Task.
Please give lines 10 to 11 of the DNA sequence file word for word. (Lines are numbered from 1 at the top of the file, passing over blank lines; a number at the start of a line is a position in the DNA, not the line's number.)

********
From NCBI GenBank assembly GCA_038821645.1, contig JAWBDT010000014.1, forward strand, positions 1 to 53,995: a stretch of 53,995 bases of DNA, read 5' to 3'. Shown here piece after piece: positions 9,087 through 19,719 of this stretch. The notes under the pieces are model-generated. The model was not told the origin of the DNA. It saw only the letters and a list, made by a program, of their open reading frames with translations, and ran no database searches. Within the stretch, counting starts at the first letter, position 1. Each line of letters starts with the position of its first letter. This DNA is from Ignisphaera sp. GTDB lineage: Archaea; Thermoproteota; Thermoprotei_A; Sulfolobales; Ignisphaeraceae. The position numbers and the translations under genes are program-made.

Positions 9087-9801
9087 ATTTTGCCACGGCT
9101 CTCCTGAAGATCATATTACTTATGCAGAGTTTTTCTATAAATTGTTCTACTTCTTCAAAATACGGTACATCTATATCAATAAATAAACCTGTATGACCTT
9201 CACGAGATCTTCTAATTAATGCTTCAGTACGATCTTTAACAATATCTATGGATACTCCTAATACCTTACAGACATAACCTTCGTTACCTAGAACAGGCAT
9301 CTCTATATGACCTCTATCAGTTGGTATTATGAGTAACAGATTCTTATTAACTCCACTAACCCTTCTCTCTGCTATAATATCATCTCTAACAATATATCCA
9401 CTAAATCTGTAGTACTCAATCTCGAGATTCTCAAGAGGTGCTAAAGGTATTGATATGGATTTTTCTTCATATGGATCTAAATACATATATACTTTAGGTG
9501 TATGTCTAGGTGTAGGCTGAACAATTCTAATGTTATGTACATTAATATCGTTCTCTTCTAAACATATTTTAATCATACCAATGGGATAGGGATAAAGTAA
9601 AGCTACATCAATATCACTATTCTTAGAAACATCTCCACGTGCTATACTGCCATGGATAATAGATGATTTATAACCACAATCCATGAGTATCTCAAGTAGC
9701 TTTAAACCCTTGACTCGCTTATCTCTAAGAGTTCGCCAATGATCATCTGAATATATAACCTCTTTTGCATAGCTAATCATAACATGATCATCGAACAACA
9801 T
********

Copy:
9701 TTTAAACCCTTGACTCGCTTATCTCTAAGAGTTCGCCAATGATCATCTGAATATATAACCTCTTTTGCATAGCTAATCATAACATGATCATCGAACAACA
9801 T